Former IEEFA Transition Policy Analyst Karl Cates has been an editor for Bloomberg LP, an editor for the New York Times, and a consultant to the Treasury Department-sanctioned community development financial institution (CDFI) industry.
A deal between the city of Farmington and a company incorporated four months ago in New Mexico purports to be a viable plan to turn the aging San Juan Generating Station into a model national carbon-capture project. But it lacks too many specifics to be considered a serious proposition.
The contract, posted here, has Farmington Electric Utility System partnering with Enchant Energy Corp. on a purported makeover of the power plant, an 847-megawatt coal-fired station near the San Juan River in northwest New Mexico. The Farmington City Council voted last night to approve the agreement.
The deal was crafted by high-dollar lawyers at major out-of-state firms—Sidney Austin LLP for Enchant and Thomson Hine LLP for Farmington—but is framed as an essentially theoretical deal devoid of particulars around project funding, construction dates, regulatory approval timelines, operational dates and so on.
The Enchant-Farmington agreement seems written largely as a document to ensure that Enchant is approved for a $5.8 million research grant it is seeking from the Department of Energy. The city, in the meantime, is taking on major credit-rating and reputational risk.
The contract has no dates for establishing benchmarks that show progress toward the project’s objectives. Although the agreement states that financial viability studies, financial projections and environmental studies will be provided, it attaches no performance dates for those requirements. Nor does it indicate what penalties would be assessed for failures by either party to perform contract requirements.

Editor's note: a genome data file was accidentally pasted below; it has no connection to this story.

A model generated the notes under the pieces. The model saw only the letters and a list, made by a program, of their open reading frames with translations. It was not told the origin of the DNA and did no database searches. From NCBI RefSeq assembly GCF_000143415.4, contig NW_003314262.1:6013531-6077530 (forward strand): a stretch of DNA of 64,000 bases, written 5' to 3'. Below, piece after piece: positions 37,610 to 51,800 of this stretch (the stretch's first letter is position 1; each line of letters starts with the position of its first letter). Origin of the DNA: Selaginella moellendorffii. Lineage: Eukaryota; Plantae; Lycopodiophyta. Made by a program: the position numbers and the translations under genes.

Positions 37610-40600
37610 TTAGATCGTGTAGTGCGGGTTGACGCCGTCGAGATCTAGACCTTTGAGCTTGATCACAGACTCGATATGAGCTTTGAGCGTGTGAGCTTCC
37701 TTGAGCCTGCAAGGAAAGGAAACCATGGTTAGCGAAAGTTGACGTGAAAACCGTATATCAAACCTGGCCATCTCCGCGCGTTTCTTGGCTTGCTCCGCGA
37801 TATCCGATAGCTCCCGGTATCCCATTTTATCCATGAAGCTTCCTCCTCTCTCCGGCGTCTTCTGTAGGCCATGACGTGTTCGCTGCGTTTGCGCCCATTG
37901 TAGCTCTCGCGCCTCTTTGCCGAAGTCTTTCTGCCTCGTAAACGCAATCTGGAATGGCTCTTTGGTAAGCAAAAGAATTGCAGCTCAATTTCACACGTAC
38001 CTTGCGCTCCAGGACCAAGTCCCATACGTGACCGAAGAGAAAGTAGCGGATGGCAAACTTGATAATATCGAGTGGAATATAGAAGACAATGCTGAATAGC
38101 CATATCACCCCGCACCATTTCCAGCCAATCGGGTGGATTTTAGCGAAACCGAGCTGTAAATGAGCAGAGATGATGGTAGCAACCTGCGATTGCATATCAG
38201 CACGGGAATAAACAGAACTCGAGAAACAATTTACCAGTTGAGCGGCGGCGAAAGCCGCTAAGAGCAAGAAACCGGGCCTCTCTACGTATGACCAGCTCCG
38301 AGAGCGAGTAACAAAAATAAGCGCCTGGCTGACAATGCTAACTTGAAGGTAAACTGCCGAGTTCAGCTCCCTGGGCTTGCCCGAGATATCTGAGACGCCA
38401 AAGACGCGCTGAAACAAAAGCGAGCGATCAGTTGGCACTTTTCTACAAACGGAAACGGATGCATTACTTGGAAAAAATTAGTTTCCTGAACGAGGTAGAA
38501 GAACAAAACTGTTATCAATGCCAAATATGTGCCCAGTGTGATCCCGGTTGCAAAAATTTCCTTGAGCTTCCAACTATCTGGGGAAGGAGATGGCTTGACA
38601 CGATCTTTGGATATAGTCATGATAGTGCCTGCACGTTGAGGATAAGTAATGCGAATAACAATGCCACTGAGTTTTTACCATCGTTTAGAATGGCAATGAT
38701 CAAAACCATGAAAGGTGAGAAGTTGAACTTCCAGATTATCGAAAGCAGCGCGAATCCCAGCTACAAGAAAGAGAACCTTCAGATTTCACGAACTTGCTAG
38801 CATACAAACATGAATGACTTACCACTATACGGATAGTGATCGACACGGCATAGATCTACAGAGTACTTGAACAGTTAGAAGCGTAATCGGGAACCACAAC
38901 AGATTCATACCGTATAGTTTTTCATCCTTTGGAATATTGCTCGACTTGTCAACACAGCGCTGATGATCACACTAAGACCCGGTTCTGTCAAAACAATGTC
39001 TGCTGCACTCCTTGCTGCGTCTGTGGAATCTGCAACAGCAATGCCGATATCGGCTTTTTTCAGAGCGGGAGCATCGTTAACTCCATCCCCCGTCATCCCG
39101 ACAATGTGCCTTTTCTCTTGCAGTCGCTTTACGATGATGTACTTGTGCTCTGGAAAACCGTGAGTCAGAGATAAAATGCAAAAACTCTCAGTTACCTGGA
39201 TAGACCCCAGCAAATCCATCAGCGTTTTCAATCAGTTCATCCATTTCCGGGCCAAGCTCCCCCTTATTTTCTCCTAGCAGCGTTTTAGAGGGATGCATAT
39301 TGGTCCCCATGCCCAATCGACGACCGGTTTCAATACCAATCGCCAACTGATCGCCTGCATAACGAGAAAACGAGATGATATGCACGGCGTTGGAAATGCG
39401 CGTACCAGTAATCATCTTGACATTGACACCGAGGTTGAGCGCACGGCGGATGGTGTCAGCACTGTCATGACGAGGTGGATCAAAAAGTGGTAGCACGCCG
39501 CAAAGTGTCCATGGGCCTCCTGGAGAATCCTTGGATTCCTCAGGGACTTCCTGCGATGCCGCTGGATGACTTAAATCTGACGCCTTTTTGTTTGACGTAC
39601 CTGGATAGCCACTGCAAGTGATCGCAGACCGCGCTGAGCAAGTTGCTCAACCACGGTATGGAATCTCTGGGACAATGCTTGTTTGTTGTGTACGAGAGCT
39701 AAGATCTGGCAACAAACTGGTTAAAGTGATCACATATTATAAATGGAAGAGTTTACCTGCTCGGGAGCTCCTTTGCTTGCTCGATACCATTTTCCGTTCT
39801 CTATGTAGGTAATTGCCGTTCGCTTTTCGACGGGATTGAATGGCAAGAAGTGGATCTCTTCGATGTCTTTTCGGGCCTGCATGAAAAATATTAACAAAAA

The agreement is subject to restrictions in the current multi-party ownership agreement, and perhaps to others as well.
The majority utility-company owners of the plant want to shut it down by 2022 and invest in more modern forms of electric generation . The Enchant-Farmington contract glosses over that fact and over a key point in the current San Juan ownership agreement—which includes Public Service Company of New Mexico, Tucson Electric Power Company, Los Alamos County, and Utah Associated Municipal Power Systems—that requires other owners to play ball. PNM, because of new state policies on electricity generation as well as larger market trends, may be especially disinclined to cooperate.
The Enchant-Farmington contract is not based on the financial feasibility of the project, which is all but nonexistent on a number of points that include cost, investor interest, pipeline constraints, transmission access and reclamation issues.
RECLAMATION LIABILITIES ALONE PRESENT COMPLICATIONS THAT INVITE LITIGATION, a huge expense for a city the size of Farmington, which is said to have already sunk hundreds of thousands of dollars in legal fees to Thomson Hine.
PNM and the other current owners of San Juan will be keen on legal protections for themselves, much as were the owners of Navajo Generating Station in Arizona, a circumstance that led to the failure of initiatives to keep NGS going.
New Mexico state regulators also may very well question an ownership transfer to Enchant, especially on the issue of whether Enchant has resources to pay for future cleanup obligations, which appears not to be the case.
The Enchant-Farmington contract is salted with many potential off-ramps that turn on details such as being able to renegotiate a new coal-supply contract with Westmoreland Mining and with obtaining financing for carbon-capture equipment.
The deal, which is being promoted as titanic in its ambition, is in truth taking float in a sea of market, regulatory and liability icebergs that will sink it in short order.
Karl Cates is an IEEFA analyst/editor. Tom Sanzillo is director of finance for IEEFA.